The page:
"We are lucky enough to be in an underground music that tends to stray from the norm," he said. "We have an agreement between ourselves to always try to keep things a little left of center. That's what keeps it interesting and fun for all of us."

Logan Neill can be reached at or (352) 848-1435.

If you go

See them live

Less Than Jake will perform at 8 p.m. June 12 at the Bourbon Street Concert Club, 4331 U.S. 19, New Port Richey. Guest acts include Ninja Gun, Coffee Project and Rehasher. Doors open at 7 p.m. Admission is $15. Information and advance tickets at Call (727) 843-0686.

Punk band Less Than Jake keeps it fresh after 18 years 06/03/10 [Last modified: Thursday, June 3, 2010 3:01pm]
Photo reprints | Article reprints

© 2017 Tampa Bay Times


Join the discussion: Click to view comments, add yours

  1. Jones: Bucs need success to get national respect


    Tampa Bay Times columnist Tom Jones offers up his Two Cents on the world of sports.

    No respect

    Tampa Bay Buccaneers head coach Dirk Koetter walks the field during the second day of mandatory minicamp at One Buccaneer Place in Tampa, Fla., on Wednesday, June 14, 2017. LOREN ELLIOTT   |   Times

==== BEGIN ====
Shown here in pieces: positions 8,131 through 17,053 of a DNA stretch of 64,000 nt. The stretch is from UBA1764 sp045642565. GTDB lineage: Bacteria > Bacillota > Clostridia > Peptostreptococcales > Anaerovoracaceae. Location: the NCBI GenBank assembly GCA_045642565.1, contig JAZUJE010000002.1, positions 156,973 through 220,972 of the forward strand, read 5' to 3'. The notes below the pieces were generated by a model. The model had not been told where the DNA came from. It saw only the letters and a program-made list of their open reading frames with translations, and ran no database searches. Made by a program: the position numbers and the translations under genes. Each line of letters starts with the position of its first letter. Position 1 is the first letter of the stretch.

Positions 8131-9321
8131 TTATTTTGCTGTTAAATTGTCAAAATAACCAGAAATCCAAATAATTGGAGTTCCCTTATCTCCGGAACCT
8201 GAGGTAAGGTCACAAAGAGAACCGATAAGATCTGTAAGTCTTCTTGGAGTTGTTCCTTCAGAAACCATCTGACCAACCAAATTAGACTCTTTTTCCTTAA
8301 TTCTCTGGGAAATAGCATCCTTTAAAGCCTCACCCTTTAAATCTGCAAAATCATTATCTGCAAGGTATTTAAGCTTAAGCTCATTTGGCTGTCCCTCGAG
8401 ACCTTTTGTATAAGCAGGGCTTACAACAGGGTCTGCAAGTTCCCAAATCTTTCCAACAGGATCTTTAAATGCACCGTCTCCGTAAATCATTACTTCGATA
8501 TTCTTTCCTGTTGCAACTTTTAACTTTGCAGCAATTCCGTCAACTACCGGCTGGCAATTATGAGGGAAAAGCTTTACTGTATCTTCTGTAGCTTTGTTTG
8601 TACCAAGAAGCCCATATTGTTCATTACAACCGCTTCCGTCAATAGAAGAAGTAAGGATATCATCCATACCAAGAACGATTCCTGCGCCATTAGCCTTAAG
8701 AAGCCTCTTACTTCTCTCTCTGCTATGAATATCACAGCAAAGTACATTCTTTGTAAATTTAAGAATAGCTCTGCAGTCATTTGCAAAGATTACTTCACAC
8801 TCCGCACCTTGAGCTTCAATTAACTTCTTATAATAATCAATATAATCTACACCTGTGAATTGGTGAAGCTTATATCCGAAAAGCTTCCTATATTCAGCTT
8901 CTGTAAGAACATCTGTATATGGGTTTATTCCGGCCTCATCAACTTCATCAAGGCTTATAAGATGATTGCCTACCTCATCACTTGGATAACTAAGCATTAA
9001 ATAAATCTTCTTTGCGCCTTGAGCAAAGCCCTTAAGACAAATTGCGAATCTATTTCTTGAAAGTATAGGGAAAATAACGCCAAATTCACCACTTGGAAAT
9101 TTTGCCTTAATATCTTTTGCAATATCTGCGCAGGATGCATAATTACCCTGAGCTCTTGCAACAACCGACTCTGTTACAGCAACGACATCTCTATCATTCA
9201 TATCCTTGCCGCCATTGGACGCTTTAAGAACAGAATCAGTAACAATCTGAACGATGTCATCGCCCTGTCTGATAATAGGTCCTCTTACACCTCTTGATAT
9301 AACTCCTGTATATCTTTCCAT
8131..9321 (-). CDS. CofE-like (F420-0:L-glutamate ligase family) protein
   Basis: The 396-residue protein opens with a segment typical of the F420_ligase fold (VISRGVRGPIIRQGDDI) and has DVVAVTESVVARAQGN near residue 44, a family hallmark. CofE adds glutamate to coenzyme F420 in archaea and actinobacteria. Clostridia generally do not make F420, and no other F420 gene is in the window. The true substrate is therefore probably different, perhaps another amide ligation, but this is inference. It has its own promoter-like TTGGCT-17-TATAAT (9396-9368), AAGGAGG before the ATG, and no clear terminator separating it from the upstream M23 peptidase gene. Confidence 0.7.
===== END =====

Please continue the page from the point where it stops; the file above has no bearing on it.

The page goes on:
2. Hopes fade after landslide destroys Chinese village (w/video)


    Crews searching through the night in the rubble left by a landslide that buried a mountain village under tons of soil and rocks in southwestern China found 15 bodies, but more than 110 more people remained missing.

    Vehicles and people line a road leading to the site of a landslide in Xinmo village in Mao County on Saturday in southwestern China’s Sichuan Province. More than 100 people remained missing after the village was buried under tons of rocks and soil.
  3. Rookie Jake Faria dissatisfied with performance in Rays' loss to Orioles

    The Heater

    ST. PETERSBURG — The rookie pitcher walked to his locker Saturday after tossing the fourth quality start in as many tries to begin his career. He held the potent Orioles bats to three runs and for six innings gave his team a chance to win.

    Orioles third baseman Manny Machado tags out the Rays’ Mallex Smith at third after a rundown in the first inning.
  4. Thousands converge in two St. Pete locations celebrating LGBT rights

    Human Interest

    ST. PETERSBURG — Tom Rockhill didn't know what to expect Saturday, but by noon people were knocking on the door of his bar Right Around the Corner in Grand Central.

    (From left to right) Emma Chalut 18, gets a rainbow sticker on her cheek from her sister Ellie, 15 both of Jacksonville before the annual St. Pete Pride parade in downtown St. Petersburg on Saturday. This year the route was changed from the Grand Central and Kenwood area to Bayshore Drive.
[EVE EDELHEIT   |   Times]
  5. Retired Florida Supreme Court Justice Parker Lee McDonald dies

    TALLAHASSEE — A former Florida Supreme Court justice, who wrote a decision that prevented lawyers from excluding jurors because of their race, has died.

    Former Florida Supreme Court Justice Parker Lee McDonald died Saturday, the court said in a statement. He was 93.